Internships can be great ways for students to gain real world experience in their area of study.
Some interns are paid a salary and the internships often lead to full-time employment upon graduation.
In 2008, almost 70 percent of college interns received employment offers from their internship hosts, according to a survey by the National Association of Colleges and Employers.
“I’ve seen strong results with internships,” says Jacqui Barrett-Poindexter, a certified master resume writer and a career consultant who heads Career Trend in Kansas City, Mo.
“I value them highly because they give you great experience and opportunity, so interns should do their best to be a resource for the company.”
The downside? Many internships are unpaid, which can be a financial burden to students who rely on summer work to make ends meet.
Students contemplating an internship should not be afraid to ask specific questions about work schedules, duties, pay and performance reviews, much like any job-seeker would do.
6. Job fairs
Job fairs have gained a lot of visibility lately.
In healthier economies, they typically attract hundreds of job-seekers but lately the numbers have escalated to thousands.
Still, job fairs should be part of a multipronged approach to meet employers in person and possibly find jobs. However, they may not be as effective if you are looking for something other than entry-level work.
“I think for face time it rates highly, but do a little research before you go to a job fair,” Barrett-Poindexter says. “Sometimes they’re industry specific while some are broader than that.”
Author Bermont says job-seekers may be able to get more traction by joining industry-specific associations and network that way.
He says the broader job fairs can be costly to attend in larger cities and it’s hard to get noticed by a company because thousands of people attend them.
“It’s not focused toward any one industry and it’s an expense,” he says.
“If you’re going to a job fair in a city like Chicago, you’re going to pay $15 to $20 to park and you have absolutely no idea if there’s going to be a single job that you’re looking for.”
7. School career placement offices
Most colleges and universities have career placement offices. The problem is many students either don’t know they exist or don’t effectively utilize them until they are ready to graduate.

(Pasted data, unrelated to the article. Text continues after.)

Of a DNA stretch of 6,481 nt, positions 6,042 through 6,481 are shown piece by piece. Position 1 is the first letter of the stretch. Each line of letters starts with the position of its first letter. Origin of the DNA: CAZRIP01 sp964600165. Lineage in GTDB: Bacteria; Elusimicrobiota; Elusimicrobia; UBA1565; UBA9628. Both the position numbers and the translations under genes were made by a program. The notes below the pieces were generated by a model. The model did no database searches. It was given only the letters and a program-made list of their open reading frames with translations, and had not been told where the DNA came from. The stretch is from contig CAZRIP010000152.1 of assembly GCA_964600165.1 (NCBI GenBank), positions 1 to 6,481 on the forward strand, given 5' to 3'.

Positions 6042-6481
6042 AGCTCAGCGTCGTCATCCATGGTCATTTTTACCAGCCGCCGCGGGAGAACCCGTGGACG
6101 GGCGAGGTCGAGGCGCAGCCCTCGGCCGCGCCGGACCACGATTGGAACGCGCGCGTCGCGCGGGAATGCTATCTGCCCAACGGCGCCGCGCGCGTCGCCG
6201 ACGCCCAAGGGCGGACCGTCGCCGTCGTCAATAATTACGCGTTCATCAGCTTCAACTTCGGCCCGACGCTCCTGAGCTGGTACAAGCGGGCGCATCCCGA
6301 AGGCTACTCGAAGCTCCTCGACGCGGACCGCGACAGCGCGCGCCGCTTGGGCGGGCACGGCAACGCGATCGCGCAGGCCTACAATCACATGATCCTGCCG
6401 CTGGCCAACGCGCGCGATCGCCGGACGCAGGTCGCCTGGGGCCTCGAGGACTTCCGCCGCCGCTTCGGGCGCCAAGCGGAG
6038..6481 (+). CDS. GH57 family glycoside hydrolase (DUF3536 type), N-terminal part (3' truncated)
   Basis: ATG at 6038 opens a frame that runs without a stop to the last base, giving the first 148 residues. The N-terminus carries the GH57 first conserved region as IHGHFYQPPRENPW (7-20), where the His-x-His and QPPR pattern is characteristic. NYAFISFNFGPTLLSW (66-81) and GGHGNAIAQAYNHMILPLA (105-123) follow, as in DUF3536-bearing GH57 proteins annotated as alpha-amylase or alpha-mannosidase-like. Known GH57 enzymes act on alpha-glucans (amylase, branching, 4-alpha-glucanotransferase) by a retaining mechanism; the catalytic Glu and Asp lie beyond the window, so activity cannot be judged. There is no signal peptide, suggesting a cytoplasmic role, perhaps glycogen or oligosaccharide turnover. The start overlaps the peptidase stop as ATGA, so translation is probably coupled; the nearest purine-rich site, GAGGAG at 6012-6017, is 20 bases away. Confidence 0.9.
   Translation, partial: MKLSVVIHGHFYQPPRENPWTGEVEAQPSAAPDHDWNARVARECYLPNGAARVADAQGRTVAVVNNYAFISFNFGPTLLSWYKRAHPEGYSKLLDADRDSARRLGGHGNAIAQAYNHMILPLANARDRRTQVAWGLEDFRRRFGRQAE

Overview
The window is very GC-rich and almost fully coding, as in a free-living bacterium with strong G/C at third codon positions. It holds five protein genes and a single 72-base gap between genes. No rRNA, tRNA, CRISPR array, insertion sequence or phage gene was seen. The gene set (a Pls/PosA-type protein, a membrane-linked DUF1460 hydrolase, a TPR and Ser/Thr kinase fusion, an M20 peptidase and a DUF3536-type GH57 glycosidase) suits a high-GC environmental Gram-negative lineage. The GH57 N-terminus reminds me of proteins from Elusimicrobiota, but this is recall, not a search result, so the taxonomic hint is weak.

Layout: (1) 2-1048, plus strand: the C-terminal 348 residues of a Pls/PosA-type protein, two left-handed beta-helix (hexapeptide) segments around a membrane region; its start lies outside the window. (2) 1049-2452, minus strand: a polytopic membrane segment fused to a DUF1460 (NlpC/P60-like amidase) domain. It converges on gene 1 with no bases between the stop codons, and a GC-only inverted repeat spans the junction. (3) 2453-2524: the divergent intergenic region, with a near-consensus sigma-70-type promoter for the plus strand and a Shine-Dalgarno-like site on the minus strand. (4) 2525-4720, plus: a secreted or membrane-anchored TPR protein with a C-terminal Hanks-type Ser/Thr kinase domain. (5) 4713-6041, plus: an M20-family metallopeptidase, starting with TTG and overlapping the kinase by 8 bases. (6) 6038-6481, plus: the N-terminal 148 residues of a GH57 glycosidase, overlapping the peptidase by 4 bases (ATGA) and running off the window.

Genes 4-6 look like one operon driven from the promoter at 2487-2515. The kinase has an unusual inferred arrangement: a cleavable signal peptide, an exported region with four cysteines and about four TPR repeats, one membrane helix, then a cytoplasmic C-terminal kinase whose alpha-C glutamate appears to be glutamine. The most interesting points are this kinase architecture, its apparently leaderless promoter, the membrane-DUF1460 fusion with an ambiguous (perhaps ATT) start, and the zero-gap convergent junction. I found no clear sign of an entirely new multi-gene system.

Career placement offices help students with resume writing, interview coaching, job postings and other services, but not all are known to be a good resource for job-seekers.
“Although it’s something that you pay for as part of your tuition, there’s not a lot of accountability within the colleges for the career center to make sure that every student understands that they are there and knows how to leverage all their resources,” O’Donnell says.
Nevertheless, some career placement offices have excellent reputations.
Career placement offices at Northeastern University, Claremont McKenna College, Wabash College and the University of Texas at Austin ranked the highest in the 2009 edition of the Princeton Review’s Annual College Rankings.
Take advantage of your school career placement office by using it as soon as you arrive on campus, not at the end of your senior year. Better yet, make it a point to stop by the career office to see what services they offer before committing to a college or university.
And long after you graduate, you may still avail yourself of your alma mater’s services. Many larger universities offer career placement services to alumni, too.
8. Government employment services
States provide employment services in conjunction with the U.S. Department of Labor Employment and Training Administration.
They help job-seekers with career counseling and occupational testing services and will often help match you with available job openings at no cost.
Local offices can be found on the Internet or in a telephone book under “job services” or by looking for your state’s department of labor and workforce development.
Hiring by the federal government more than doubled from 1.5 percent to 3.2 percent between February 2008 and January 2009, according to the Bureau of Labor Statistics.
However, government jobs can be very difficult to nail down. Application guidelines are rigid, competition is fierce and some jobs require the applicant to obtain security clearance.